Richie Incognito is at the center of an ever-growing saga surrounding the Miami Dolphins locker room and Jonathan Martin's sudden departure from the team. Martin alleges that he was harassed by teammates throughout his rookie year and well into his second season with the team, and that Incognito had sent him racist and threatening voicemails and text messages that have since been turned over to the NFL for investigation.
Recent news and Incognito's already long history of being a mercurial player has made him an easy villain to paint, but on Wednesday several Dolphins teammates came out in support of the guard and complicated a sensitive story.
Most curious was quarterback Ryan Tannehill's assertion that Incognito was Martin's best friend on the team. Several others corroborated the assertion, including defensive tackle Randy Starks, who said that Incognito even went to Martin's side when Martin got into a scuffle with rookie pass rusher Dion Jordan at practice, per Andrew Abramson of the Palm Beach Post.
Randy Starks: Incognito took Martin under his wings, was like a big brother to him.— Andrew Abramson (@AbramsonPBP) November 6, 2013
Other players directly criticized Martin. Wide receiver Brian Hartline said that Martin once laughed about the now-infamous voicemail that was sent to the NFL as evidence of harassment. He added that Martin and Incognito were close. Right tackle Tyson Clabo was reportedly irate at Martin, per Adam Beasley of the Miami Herald.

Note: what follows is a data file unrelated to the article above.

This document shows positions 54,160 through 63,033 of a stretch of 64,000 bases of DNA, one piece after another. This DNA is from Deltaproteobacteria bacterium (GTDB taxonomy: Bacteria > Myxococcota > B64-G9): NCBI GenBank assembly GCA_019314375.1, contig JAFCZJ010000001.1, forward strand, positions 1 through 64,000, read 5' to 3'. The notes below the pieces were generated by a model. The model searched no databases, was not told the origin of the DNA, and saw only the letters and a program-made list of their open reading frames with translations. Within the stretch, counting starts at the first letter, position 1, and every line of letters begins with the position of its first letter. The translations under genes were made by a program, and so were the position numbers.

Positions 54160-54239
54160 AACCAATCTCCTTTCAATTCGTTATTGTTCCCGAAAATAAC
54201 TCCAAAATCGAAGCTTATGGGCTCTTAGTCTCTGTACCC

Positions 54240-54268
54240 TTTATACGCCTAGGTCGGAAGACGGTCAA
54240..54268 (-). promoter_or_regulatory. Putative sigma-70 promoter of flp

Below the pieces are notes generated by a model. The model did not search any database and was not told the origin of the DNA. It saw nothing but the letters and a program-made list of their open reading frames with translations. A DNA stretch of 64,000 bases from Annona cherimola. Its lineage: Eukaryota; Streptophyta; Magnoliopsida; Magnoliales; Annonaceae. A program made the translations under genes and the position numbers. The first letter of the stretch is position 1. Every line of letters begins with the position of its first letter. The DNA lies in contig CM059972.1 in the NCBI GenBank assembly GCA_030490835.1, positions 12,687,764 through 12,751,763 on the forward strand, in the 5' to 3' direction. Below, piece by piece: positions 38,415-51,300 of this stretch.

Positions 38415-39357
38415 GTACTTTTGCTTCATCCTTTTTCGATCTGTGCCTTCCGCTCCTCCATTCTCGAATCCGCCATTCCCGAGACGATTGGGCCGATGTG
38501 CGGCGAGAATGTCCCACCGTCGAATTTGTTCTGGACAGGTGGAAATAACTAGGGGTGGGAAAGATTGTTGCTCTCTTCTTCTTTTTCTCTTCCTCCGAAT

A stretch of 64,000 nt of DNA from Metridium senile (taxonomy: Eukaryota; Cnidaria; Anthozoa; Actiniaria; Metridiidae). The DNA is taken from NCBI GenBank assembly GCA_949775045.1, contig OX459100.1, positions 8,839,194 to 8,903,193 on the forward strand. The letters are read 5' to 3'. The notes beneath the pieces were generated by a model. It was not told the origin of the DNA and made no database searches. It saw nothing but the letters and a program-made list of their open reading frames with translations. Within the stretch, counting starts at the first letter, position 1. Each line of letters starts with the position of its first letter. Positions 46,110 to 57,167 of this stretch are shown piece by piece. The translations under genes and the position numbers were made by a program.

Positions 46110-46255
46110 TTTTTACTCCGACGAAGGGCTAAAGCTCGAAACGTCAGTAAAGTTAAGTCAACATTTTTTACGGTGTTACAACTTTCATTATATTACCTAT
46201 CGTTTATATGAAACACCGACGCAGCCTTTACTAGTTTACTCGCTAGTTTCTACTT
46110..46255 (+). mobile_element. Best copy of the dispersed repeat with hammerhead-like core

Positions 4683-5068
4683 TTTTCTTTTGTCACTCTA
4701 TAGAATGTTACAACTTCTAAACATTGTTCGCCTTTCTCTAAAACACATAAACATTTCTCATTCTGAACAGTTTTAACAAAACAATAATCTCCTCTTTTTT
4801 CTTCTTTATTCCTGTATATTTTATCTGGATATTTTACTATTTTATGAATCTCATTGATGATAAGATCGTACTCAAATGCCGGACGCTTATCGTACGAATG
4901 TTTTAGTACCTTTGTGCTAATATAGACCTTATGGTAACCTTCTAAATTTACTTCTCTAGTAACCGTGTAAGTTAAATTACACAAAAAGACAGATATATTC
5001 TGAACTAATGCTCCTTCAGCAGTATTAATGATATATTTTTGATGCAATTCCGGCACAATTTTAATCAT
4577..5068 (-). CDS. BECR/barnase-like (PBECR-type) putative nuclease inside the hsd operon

Tyson Clabo is irate at Jonathan Martin: "I don't know why he's doing this. ... This is ridiculous."— Adam Beasley (@AdamHBeasley) November 6, 2013
Neither Hartline nor Clabo committed to an answer when asked if they would accept Martin back into the locker room.
Hartline: "If the coaches actually asked to toughen up Jon Martin why would they ask a racist bully person of an arch enemy to do so?"— Andrew Abramson (@AbramsonPBP) November 6, 2013
Clabo added that "[Incognito] was a pretty good teammate" and advised Martin to "stand up and be a man" if he had a problem with how he was being treated. That sentiment was reportedly shared by several other players who talked with ESPN's Cris Carter about the situation. Center Mike Pouncey and wide receiver Mike Wallace both told Carter that they "respect" and "love" Incognito during a Wednesday interview on "SportsCenter."
Those looking for a clean resolution to this story should back away now.